It has been greatly debated among historians as to whether Laura Keene ever entered the presidential box that night. The following excerpts are from the book Lincoln’s last hours by Army Surgeon Charles Leale, who also attended the play that night:
Suddenly there was a cheering welcome, the acting ceased temporarily out of respect to the entering Presidential party. Many in the audience rose to their feet in enthusiasm and vociferously cheered, while looking around. Turning, I saw in the aisle a few feet behind me, President Lincoln, Mrs. Lincoln, Major Rathbone and Miss Harris…
For a few moments all was quiet, and the play again held my attention until, suddenly, the report of a pistol was heard, and a short time after I saw a man in mid-air leaping from the President’s box to the stage, brandishing in his hand a drawn dagger. His spur caught in the American flag festooned in front of the box, causing him to stumble when he struck the stage, and he fell on his hands and knees…”
I instantly arose and in response to cries for help and for a surgeon, I crossed the aisle and vaulted over the seats in a direct line to the President’s box, forcing my way through the excited crowd. The door of the box had been securely fastened on the inside to prevent anyone following the assassin before he had accomplished his cruel object and made his escape. The obstruction was with difficulty removed and I was the first to be admitted to the box…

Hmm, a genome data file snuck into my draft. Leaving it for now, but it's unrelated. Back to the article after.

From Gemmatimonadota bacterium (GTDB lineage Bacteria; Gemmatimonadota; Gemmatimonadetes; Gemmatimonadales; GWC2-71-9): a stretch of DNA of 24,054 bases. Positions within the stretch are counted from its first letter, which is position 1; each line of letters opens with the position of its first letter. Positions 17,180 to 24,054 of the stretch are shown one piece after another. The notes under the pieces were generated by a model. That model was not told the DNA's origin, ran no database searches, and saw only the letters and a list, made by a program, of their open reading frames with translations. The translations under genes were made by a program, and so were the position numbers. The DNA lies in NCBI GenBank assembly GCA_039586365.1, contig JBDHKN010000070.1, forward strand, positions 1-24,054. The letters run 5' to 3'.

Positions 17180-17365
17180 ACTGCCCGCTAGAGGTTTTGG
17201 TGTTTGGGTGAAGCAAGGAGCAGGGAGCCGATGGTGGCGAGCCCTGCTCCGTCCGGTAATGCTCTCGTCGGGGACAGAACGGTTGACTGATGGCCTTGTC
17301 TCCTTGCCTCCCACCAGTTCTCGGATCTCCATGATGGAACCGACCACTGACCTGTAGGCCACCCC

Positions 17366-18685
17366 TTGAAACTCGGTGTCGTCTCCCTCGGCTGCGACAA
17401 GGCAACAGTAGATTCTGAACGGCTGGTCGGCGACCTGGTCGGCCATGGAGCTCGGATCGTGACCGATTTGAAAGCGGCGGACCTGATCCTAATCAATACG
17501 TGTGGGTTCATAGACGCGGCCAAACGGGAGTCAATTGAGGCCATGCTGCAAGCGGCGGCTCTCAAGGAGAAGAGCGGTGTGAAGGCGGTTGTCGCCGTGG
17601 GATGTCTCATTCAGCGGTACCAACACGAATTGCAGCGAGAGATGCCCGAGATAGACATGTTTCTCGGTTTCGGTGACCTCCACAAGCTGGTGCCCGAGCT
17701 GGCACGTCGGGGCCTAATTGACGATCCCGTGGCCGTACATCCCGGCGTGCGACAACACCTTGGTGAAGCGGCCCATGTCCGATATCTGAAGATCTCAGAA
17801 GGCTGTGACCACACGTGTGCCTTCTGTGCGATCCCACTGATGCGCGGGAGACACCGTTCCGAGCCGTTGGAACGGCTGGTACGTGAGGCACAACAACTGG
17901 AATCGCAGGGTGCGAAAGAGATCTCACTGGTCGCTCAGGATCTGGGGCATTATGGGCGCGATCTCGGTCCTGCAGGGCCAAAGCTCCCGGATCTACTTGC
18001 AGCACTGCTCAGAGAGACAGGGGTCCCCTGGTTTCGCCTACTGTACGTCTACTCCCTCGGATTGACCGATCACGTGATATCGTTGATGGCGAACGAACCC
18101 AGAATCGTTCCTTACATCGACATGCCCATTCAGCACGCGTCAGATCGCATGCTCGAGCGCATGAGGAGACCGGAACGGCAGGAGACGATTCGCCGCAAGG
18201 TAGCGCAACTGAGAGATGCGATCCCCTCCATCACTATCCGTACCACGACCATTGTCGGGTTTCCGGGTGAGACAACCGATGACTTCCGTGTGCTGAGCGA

As I looked at the President, he appeared to be dead. His eyes were closed and his head had fallen forward. He was being held upright in his chair by Mrs. Lincoln, who was weeping bitterly. From his crouched down sitting posture it was evident that Mrs. Lincoln had instantly sprung to his aid after he had been wounded and had kept him from tumbling to the floor…
I lifted his eyelids and saw evidence of a brain injury. I quickly passed the separated fingers of both hands through his blood matted hair to examine his head, and I discovered his mortal wound. The President had been shot in the back part of the head, behind the left ear. I easily removed the obstructing clot of blood from the wound, and this relieved the pressure on the brain.